By John Meze
The federal government has resolved to develop about 37 independent power plants(IPPS) for the 37 federal universities and seven teaching hospitals in the rural areas of the country.
According to the minister of Power, Works and Housing, Babatunde Raji Fashola, at the inauguration of the reconstituted board of the Rural Electrification Agency (REA), the government would, also, build independent power grids from there to connect adjoining rural and unconnected communities.
The Minister, who described the project as one of the anchors for implementing rural access, further informed the reconstituted board members that at least 27 of the these IPPs would be solar powered and which would be the heart of the matter because President Buhari understands the increasing emergence of renewable energy sources, like solar power from the fringes of the energy debate to the mainstream.
“This is why he was one of the first leaders to append his signature on behalf of Nigeria to the Paris agreement.”
“Most importantly he understands the appeal of renewables generally and Solar in particular to the global youth population and Nigeria’s youth.”
“He understands how impactful a small solar plant can be to a barber, hairdresser, small food processing plant and small businesses generally where our youth are participating in making their contribution to our national development,” he said.
Adding that the President understands and appreciates the role that young people played in building the nation and driving the economy, he said that, that was why he has appointed young people to the leadership and management of the agency, to deliver not only on the promise of their generation but also on the expectation of millions of unconnected people who are living without electricity.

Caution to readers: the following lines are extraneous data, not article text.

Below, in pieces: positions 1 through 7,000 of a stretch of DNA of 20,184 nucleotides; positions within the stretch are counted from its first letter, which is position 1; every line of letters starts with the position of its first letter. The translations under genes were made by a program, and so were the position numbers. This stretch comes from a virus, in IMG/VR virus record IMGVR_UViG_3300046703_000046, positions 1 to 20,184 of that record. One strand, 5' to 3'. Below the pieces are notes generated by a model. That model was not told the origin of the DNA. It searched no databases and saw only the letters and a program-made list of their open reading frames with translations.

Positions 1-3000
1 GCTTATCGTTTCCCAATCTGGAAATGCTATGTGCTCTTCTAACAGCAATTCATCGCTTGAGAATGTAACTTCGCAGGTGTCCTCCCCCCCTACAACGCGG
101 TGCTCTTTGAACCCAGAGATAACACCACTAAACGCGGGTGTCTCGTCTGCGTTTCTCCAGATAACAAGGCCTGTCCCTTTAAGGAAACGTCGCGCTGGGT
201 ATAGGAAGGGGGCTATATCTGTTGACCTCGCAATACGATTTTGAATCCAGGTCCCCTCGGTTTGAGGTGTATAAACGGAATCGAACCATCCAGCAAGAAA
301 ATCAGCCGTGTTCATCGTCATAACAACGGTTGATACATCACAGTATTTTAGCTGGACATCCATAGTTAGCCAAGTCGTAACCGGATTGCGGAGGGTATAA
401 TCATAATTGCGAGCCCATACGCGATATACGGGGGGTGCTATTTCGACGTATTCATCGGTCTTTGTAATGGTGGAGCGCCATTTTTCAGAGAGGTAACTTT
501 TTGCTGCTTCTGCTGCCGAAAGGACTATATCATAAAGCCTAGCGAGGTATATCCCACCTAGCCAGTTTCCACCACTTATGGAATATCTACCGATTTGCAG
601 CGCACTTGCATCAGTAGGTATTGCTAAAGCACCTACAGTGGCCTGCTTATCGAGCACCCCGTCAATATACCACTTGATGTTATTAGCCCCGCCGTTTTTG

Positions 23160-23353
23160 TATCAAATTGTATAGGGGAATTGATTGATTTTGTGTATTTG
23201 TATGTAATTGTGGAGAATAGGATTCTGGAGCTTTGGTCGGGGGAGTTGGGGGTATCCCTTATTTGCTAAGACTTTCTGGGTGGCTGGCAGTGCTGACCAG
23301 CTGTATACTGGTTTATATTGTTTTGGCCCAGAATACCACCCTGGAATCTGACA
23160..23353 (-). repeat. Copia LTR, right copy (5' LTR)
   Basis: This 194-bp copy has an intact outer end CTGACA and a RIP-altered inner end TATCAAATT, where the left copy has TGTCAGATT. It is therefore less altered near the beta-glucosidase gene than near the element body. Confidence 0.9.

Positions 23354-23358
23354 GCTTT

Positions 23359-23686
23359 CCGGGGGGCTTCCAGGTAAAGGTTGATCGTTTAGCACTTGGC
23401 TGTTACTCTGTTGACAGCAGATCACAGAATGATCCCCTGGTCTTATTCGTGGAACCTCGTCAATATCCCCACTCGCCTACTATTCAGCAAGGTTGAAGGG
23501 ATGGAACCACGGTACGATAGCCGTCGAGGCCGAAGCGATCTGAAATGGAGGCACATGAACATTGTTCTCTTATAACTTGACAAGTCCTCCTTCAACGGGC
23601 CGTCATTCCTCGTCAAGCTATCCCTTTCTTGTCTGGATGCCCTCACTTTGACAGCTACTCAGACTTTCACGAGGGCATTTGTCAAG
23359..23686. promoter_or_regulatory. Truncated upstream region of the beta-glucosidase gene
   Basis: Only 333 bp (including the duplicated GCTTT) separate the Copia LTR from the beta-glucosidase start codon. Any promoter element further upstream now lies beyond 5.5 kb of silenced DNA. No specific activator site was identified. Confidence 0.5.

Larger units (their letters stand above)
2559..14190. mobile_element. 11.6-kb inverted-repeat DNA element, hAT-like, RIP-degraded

Others, he said, are the completion of over 2000 Grid extension projects that started life as constituency projects since 1999 but have now either been abandoned or uncompleted and the resuscitation of 6 (SIX) small Hydro dams and activation of their power component, which have received Federal Executive Council (FEC), approval, have been advertised, and we have received Expressions of Interest which we are evaluating.
The Minister, who, also expressed the expectation that the new team will be able to build on whatever is left behind by the past regimes in country, enjoined them to improve on it and ultimately achieve the purpose for which the agency was set up.
Former Governor Raji Fashola while reminding the new board that their duty would be to provide access to electricity for millions of Nigerians who are yet to be connected to the grid, said, “it is called a ‘Rural’ Electrification Agency, there are many urban and suburban communities that still lack access to power because they have not been connected to the national grid.”
“Part of the reason for this lack of access is that the 330/132 KV and 132/33 KV lines (popularly called the high-tension wires), by which this connection is often made, run over long distances covering several hundreds of kilometers.”
He explained that the cost of extending these lines to communities is expensive and where the population in such communities is not large, the price of their electricity will be high because it will be borne by a few people.
Adding that, because public tariff is fixed, he noted that the investments in these lines are not considered attractive and it is easy to pass over these communities or simply attempt grid extensions which have not covered the field and have resulted in many people being left behind.
He informed that it is the plan of the government to set out how to reach the unconnected communities, through a combination of grid extension and development of independent grids, using new technology such as solar, which will mitigate the cost of the long 330/132 KV and 132/33 KV lines.